Okay, people. I was traumatized when I realized that my first day on the "Rosie" cruise would conflict with my watching "You're The One That I Want." Not only does the boat not get NBC on the in-cabin TVs, but the first big cruise show that I was music directing was Sunday night, so I couldn't even call my friend Tim at 8 PM and have him hold the phone up to the TV so I could at least hear it. (PS, for those of you in your early twenties, that's how we used to tape TV before VCRs and DVR.) The devastating part is that my family only spent money on things like going out to dinner but never on things that were actually practical, so I was pathetically taping TV like that way past an appropriate time. I still have my cassette of the 1986 Tony Awards. The good part is that Judy Kuhn sounds amazing on "Rags" — the bad part is it was 1986 and I was a 19 year old, holding a tape recorder up to a black-and-white TV set.
Anyhoo, when I realized the conflict, I fired off an emergency e-mail to Andrew Gans, and he said he would FedEx a DVD of the show to my first port. This morning we arrived in Puerto Rico, and I had a very special package waiting for me. I rushed to my room and watched it in its entirety, pausing only to run up to the buffet for my third lunch.
Okay, let's start the re-cap.
The show opened with a group version of "Born to Hand Jive." Each Danny and Sandy got his or her own chance to shine, and it was fascinating watching them not only try to oversell their individual solos but also show their acting chops with phrases like "I could barely walk when I milked a cow" and "the be-bop stork was about to arrive, Mama gave birth to the Hand Jive." I haven't seen such subtextual work since the Tony Awards had actors read signature lines from 50 years of Best Plays, and Bea Arthur turned to camera one and said, with no lead in whatsoever, "Attention . . . attention must be paid!" I've heard of doing 16 bars, but never from a play.
This week's guest judge was not Sir Andrew Lloyd Webber, but rather Señor Jon Secada. You might think that's a random choice, but let me remind you that he played Danny Zuko in the nineties revival. I was in the pit at that time and I remember that he sounded fantastic. Also this week, the show mixed things up by doing the elimination first. After last week's episode, there seemed to be a big public outcry about the judges having the final say of who gets voted off (and by public, I mean the public on Talkin' Broadway). This week Denise Van Outen said that once the semi-finals begin, the decisions will be made only by the viewers. That being said, the two voted off this week (Jason and Juliana) were also the two with the lowest votes. I guess Juliana can go back to being a temp since that's what's been chyroned underneath her throughout the show, even though she was in the national tour of Thoroughly Modern Millie. Why do the producers try to pretend that no one has any professional theatrical experience except for Austin? I think all the contestants full resumes should be chyroned underneath them at all times, including their so-called special skills and "commercial conflicts available upon request."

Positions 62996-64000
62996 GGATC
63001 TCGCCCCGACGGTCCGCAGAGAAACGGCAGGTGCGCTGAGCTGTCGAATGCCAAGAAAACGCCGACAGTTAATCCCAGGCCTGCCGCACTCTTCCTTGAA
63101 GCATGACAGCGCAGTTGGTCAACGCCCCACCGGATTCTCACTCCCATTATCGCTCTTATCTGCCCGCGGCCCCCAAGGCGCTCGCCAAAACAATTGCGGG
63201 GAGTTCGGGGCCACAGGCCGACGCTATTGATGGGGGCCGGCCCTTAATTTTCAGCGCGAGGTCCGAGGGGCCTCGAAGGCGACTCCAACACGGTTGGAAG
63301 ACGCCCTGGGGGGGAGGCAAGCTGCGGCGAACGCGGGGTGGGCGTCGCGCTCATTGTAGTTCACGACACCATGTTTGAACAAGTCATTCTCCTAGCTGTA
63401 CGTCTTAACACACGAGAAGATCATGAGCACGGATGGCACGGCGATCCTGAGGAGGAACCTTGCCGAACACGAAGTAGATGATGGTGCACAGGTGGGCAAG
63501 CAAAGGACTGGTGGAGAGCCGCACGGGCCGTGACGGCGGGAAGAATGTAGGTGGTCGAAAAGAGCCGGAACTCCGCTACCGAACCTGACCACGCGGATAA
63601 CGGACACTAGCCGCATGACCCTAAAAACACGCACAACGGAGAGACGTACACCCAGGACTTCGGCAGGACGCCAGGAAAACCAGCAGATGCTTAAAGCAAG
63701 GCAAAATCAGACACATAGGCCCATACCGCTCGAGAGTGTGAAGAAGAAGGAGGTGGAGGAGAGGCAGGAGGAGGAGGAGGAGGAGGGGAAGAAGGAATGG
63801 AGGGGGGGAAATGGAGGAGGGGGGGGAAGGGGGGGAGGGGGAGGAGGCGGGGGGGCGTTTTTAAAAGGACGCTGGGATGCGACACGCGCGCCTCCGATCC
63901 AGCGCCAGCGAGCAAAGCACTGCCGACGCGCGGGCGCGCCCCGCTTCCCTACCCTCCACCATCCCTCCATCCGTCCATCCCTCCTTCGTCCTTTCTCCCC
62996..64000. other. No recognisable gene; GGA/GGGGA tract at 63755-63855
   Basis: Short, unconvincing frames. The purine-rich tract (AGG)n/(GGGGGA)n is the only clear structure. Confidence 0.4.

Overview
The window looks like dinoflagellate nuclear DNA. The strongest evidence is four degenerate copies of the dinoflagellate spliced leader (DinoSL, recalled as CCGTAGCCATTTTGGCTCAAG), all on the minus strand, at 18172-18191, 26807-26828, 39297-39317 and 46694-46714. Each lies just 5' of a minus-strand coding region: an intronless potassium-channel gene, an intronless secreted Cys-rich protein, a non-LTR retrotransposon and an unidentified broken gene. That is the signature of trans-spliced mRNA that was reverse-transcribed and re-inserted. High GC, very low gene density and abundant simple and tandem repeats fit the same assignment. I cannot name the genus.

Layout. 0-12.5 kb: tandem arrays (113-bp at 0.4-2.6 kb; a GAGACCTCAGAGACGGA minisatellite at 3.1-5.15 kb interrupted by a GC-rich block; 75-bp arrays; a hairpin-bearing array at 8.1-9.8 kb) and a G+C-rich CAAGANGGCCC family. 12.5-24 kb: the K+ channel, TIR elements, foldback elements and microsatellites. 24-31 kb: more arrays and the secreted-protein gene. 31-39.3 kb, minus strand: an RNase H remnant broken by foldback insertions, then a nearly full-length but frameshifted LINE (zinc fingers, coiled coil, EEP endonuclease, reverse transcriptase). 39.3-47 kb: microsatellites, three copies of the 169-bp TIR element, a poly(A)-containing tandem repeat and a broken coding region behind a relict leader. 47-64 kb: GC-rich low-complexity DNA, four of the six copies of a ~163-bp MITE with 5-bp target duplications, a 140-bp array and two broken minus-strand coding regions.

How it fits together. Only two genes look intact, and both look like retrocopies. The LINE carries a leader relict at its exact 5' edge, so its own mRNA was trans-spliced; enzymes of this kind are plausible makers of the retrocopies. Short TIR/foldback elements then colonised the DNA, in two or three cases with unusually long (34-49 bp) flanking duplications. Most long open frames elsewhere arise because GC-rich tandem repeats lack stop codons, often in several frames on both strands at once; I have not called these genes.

|photo by NBC|
This week the Dannys and Sandys performed in couples, and Allie and Chad started out with "Ain't No Mountain High Enough." Chad looked spiffy; Allie was wearing a short dress with high heels, and they were both getting down with the groove. I couldn't decide if I was turned on, or if I had the feeling one gets from watching the front receptionist and junior accountant at the office Christmas party dirty dancing. Regardless, most judges said that they were the two to beat this week. Derek and Kate sang "From This Moment On," and Derek started out vocally shaky but then shockingly sassafrased his high note. I was reminded of the "All That Jazz" reprise from the original Chicago cast album where Chita sings "…and All…..That…" feigning she has vocal damage from too much 1920's smoke and booze and then suddenly belts "Ja-a-a-a-a-a-azz" clear as a bell with full vibrato. And it's a D!
Even though this is a Broadway reality show, all the duets were pop songs. Bring on the show tunes! Where was "If Mama was Married?" "All For the Best?" "Loathing"?
The contestants also turned standard solo songs into duets, aka Kevin and Kathleen singing Bonnie Raitt's "Something to Talk About." Afterwards Kathleen Marshall told Kathleen the contestant that she wanted to see "more of the girl, less of the woman," a note that was once, unfortunately, given to me. After everyone sang, the two voted off had to sing their goodbye song. In The Sound of Music reality show in England, the contestants sang "So long, farewell" to the departing Marias, but here the losing Danny sings "Sandy" and the losing Sandy sings the reprise of "Look at me, I'm Sandra Dee" while the remaining contestants look on sadly, with cold, cold eyes. The most awkward part is that as the Danny leaves the men sing "Why-yi-yi-yi" but wave forlornly and change it to "Bye-yi-yi-yi-." As my therapist would say, passive-aggressive.
Next week, we'll find out who gets voted off and perhaps the remaining contestants will sing trios. "A Heart Full of Love"? Anybody?
Stay tuned for an update about this year's cruise … coming soon!
[Seth Rudetsky is the host of "Seth's Big Fat Broadway" on SIRIUS Satellite Radio and the author of "The Q Guide to Broadway." For two years Rudetsky was the pianist/assistant conductor for the 1994 revival of Grease!. He can be contacted by visiting www.sethsbroadwaychatterbox.com.]